My daughter only wants to play with "boy" toys. What should I do?

My daughter only wants to play with "boy" toys. What should I do?

Should you limit your child's play based on their gender?

What do you do when your son refuses to play with anything but dolls? What about a daughter who’d rather play with cars? This is a question a mummy asked us recently. 

Though most toy stores today are marked by segregated pink and blue aisles, this was only a relatively recent development. It was only until the 1980s and 1990s when toys started to become more gender segregated. Why, then, do we insist that there is a right way to play?

We asked fellow mums and dad to help answer this question and here is the very wise information they shared.

Kim B’s suggestion is, “You should encourage her to play with whatever interests her because play is genderless. Even role-playing is good for a children to discover themselves and learn about/empathise with other people.”

“Teach her at an early age not to limit herself.”

Bianca M. wrote that supporting your child’s interest will help her form her own personality:

“I believe you should allow her to play with whatever interests her. Teach her at an early age not to limit herself. This will encourage her to form her own personality and it will inspire her to be whatever she wants to be. Plus: supporting her interests will make her feel how much you love her!”

gender toys

Do you believe in gendered toys? Photo: Pixabay

Toys as learning tools

Different toys teach children different skills; dolls and tea sets foster social and language skills, while building blocks teach spatial skills. Limiting your child’s play not only hinders them from developing their own personality, but also their learning.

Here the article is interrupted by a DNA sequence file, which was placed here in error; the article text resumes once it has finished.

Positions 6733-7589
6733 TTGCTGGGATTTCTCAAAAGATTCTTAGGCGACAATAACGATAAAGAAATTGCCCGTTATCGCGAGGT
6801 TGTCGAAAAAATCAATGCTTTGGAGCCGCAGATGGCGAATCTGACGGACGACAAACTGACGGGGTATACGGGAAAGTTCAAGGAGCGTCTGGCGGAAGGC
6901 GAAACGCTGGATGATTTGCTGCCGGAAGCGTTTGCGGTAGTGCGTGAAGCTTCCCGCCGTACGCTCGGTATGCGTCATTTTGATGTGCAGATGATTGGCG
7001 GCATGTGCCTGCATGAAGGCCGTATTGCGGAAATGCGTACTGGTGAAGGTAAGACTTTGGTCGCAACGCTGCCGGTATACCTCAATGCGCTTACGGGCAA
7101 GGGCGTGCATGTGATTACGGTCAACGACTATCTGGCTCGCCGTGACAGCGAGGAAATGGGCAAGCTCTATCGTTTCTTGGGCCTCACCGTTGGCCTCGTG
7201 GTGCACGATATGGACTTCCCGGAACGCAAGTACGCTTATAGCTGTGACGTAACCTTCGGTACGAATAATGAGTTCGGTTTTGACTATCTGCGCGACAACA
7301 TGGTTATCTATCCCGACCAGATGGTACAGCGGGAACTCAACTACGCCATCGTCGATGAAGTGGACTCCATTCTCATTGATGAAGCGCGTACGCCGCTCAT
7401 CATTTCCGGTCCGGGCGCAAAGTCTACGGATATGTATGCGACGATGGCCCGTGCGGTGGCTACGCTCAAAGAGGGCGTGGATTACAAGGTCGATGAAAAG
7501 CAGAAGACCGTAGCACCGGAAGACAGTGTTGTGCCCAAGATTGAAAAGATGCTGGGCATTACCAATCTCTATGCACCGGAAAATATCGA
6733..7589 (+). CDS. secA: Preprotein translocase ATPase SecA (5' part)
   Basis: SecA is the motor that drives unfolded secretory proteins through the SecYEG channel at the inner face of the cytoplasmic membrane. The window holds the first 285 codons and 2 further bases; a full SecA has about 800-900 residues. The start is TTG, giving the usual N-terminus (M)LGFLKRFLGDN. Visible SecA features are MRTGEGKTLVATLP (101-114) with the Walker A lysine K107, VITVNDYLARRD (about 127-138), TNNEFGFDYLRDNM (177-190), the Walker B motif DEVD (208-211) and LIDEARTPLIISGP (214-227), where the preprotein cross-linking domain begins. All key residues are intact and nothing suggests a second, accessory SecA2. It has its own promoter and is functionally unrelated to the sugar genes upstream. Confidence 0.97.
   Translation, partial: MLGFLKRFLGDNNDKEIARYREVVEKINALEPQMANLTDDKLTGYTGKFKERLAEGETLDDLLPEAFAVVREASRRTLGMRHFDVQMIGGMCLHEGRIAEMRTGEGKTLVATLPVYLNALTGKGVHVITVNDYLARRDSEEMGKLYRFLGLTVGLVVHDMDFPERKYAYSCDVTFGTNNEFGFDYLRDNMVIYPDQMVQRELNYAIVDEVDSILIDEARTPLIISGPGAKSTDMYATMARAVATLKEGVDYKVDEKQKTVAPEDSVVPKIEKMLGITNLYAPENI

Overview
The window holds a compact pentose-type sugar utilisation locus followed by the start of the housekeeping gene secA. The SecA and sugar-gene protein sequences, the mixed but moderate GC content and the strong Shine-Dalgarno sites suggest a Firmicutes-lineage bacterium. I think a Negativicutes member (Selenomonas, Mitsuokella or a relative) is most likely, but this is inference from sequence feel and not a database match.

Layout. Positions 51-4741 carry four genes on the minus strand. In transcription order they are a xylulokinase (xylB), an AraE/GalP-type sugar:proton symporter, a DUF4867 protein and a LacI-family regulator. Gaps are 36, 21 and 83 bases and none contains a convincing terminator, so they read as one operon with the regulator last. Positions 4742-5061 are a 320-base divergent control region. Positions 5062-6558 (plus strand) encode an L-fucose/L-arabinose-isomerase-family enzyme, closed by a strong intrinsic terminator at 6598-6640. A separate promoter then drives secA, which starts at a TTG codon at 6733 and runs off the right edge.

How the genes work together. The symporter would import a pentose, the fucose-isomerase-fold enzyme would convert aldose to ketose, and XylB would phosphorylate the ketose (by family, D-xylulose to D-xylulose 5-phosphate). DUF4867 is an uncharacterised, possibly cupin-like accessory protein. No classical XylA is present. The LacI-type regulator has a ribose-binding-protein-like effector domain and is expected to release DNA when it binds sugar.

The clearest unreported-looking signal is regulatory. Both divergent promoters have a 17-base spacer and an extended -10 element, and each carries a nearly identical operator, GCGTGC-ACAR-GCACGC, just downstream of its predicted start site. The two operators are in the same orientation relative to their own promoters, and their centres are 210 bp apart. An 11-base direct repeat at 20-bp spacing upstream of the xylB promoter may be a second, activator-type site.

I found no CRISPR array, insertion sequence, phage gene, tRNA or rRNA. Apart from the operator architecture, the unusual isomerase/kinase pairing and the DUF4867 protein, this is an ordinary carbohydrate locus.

gender toys

Photo: Pixabay

Stan O. wrote that he himself played with dolls when he was younger, and says that this kind of play taught him respect: “I have friends who are allowing their sons to watch Sophia and other girly cartoons. Because for them it helps the kids understand gender equality and not to discriminate other people when they grow up. It’s somehow true, when I was young played with dolls with my cousins and it taught me to respect all people regardless of the gender.”

You may encourage your child to play with certain toys, but never force them.

“Definitely allow her to play with cars, too,” one user responded. “My daughter has toy cars and enjoys car racing with her dad and baby brother. If your daughter is disinterested with dolls, give her time. Reintroduce a few days later.”

If you have any advice to add about gendered toys, please do share it in a comment!


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